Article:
On the categorisation of banks, he said the country needed to learn from what obtains in civilised countries like the (U.S.) where financial institutions are made to serve different and specialised sectors. Stressing the need for the banks to concentrate in areas and regions, Sanusi said the CBN would encourage categorisation without forcing the banks to chose specific categories.

He, however, noted that it would be too early to talk about issuing out new licences since the framework for the take-off of the process has not been streamlined.

According to him, it would be wise for banks to operate only in areas where they are culturally and systemically competitive, even as he hinted that the CBN would, in due time, issue national and regional licences to willing banks.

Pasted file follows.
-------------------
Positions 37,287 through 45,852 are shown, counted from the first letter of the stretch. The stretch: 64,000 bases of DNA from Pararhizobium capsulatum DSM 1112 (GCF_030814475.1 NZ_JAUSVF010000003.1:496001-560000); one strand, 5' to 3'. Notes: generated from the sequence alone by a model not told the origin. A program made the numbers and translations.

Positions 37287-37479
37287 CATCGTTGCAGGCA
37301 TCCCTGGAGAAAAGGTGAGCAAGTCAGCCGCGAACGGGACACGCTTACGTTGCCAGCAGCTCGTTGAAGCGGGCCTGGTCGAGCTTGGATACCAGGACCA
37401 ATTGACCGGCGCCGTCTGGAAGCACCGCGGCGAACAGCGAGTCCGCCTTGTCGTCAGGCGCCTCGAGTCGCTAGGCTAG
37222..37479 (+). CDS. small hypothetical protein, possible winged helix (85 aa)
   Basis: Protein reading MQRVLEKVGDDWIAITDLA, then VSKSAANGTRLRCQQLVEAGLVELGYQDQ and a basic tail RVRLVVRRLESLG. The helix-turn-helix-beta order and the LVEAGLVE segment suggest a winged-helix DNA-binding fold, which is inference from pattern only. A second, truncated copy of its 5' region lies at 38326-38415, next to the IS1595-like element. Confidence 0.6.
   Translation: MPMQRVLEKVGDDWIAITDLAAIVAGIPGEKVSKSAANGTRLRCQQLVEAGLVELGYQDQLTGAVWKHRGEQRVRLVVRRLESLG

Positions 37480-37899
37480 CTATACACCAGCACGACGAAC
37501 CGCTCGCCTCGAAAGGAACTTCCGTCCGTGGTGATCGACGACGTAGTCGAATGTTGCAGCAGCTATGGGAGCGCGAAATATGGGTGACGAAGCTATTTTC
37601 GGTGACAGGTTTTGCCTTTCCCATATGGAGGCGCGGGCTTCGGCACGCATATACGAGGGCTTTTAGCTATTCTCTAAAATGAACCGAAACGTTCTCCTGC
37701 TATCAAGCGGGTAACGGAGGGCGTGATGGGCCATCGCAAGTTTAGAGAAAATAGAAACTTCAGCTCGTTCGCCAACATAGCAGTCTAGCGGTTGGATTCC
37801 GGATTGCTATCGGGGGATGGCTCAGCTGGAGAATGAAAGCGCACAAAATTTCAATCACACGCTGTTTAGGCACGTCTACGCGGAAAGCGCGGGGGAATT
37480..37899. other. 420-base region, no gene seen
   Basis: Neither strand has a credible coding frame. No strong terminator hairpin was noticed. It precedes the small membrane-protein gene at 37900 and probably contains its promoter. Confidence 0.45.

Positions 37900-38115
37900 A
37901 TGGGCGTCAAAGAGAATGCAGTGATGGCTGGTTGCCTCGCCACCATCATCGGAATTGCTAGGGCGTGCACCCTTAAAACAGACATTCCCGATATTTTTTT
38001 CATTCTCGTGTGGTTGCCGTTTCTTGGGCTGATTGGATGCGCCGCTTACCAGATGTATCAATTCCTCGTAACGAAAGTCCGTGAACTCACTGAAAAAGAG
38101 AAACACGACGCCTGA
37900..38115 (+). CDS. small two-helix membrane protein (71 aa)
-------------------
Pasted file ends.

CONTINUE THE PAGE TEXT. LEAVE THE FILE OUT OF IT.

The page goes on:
The CBN governor observed that the trouble with the nation’s banks began long before he was appointed.

“There is sufficient evidence that long before I became CBN governor, regulators had information about the status of these banks. I have a banking sector letter written by the NDIC (after a meeting with the Securities and Exchange Commission) to the Governor of Central Bank telling him that there was serious problem of banks manipulating their own shares, of banks using depositors’ funds to buy their own stocks, and that with the crash of the capital market, these banks had issues, asking that a technical committee be set up to look at the matter.

“I have a letter written by the Minister of Finance at that time following up on this NDIC letter advising the Governor of the Central Bank to act on the advice by the NDIC. And I have a reply by the Governor saying we didn’t need a technical committee.”

The full interview will be published on Thursday.